Wolters Kluwer Tax & Accounting takes a look at tax issues surrounding the Super Bowl.
The Super Bowl is the biggest single sporting event of the year. Not only do professional teams compete all season for the chance to play, cities compete for the chance to host. With all the money associated with the game, it is not surprising that the tax man also gets involved.
Professional athletes and sporting events are an attractive target for states seeking revenue since the athletes are highly paid and it is relatively easy to track the amount of their activity in each state. The Super Bowl also draws a lot of fans who spend money on taxable items like hotel rooms, food and souvenirs. The taxes can really start to add up.
- The typical player in the Super Bowl can owe state income taxes not only to the state where the Super Bowl is played, but also to the state of residence of the team (this year, California or Missouri), the state of domicile of the player, and to every other state in which the player has played a game that year, if the state has an income tax, as all except nine do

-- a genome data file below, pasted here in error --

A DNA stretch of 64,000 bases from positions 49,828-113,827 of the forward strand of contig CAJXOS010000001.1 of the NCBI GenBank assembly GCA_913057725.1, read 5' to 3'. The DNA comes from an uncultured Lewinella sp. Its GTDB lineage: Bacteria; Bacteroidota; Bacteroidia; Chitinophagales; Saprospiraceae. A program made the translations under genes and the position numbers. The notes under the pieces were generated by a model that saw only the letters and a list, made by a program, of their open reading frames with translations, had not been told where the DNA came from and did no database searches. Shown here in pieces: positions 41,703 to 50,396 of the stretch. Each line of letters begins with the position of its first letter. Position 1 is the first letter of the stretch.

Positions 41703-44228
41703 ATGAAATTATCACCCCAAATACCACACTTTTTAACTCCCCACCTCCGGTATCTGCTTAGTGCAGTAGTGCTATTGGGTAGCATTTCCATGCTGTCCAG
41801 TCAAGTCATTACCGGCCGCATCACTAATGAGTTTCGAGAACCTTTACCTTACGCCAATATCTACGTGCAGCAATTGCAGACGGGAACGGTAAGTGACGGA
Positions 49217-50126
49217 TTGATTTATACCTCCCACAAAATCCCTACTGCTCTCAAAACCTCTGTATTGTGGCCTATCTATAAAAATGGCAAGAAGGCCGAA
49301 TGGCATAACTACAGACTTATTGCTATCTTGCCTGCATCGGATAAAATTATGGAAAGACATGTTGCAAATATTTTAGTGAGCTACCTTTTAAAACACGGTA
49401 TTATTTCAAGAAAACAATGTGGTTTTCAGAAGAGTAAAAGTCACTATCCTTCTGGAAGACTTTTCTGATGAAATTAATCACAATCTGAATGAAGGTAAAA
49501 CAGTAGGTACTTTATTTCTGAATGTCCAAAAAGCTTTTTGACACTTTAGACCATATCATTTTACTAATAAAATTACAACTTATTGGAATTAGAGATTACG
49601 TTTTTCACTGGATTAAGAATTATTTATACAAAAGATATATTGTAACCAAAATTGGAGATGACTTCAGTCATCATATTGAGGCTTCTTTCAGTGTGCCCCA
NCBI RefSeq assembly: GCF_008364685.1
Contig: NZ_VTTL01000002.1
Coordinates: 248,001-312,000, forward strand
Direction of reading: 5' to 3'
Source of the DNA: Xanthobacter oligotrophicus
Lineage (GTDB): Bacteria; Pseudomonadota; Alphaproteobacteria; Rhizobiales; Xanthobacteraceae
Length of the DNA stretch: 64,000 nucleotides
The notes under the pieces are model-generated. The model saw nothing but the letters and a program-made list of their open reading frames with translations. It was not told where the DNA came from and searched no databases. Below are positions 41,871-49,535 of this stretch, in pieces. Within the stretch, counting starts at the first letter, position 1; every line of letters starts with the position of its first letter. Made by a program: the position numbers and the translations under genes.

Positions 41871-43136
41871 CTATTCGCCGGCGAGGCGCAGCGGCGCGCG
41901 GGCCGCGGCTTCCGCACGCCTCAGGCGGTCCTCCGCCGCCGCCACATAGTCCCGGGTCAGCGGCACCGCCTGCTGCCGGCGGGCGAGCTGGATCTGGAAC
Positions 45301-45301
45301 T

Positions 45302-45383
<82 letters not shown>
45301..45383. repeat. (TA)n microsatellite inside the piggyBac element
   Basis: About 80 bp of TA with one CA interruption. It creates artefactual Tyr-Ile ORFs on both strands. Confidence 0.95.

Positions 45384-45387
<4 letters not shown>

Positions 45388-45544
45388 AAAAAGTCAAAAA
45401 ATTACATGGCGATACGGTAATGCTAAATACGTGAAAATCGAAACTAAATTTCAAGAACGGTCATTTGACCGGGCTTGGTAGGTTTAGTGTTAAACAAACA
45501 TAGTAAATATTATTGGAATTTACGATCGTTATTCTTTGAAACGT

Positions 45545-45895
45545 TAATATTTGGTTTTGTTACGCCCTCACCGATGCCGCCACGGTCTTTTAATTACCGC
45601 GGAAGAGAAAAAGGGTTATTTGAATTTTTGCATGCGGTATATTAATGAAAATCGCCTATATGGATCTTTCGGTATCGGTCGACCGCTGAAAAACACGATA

- One of those nine states without an income tax is Florida, where Super Bowl LIV is being played this year
- The states use a “duty days” calculation or a “games played” calculation, but the calculation in each state is a little different
- If an athlete has changed teams during the year, it gets a little more complicated
- Some cities where professional athletes play also have a city income tax
- Professional athletes also have to pay a federal income tax with a top rate of 37 percent
- Many states have introduced sports betting over the last couple of years, following a Supreme Court victory in a case brought by New Jersey. Those sports betting statutes typically include a fee for the sports betting permit and a tax on each bet placed in the state
Tax experts are available to discuss the potential tax issues surrounding Super Bowl LIV.
To arrange interviews with state tax experts from Wolters Kluwer Tax & Accounting on this or any other tax-related topics, please contact Marisa Westcott.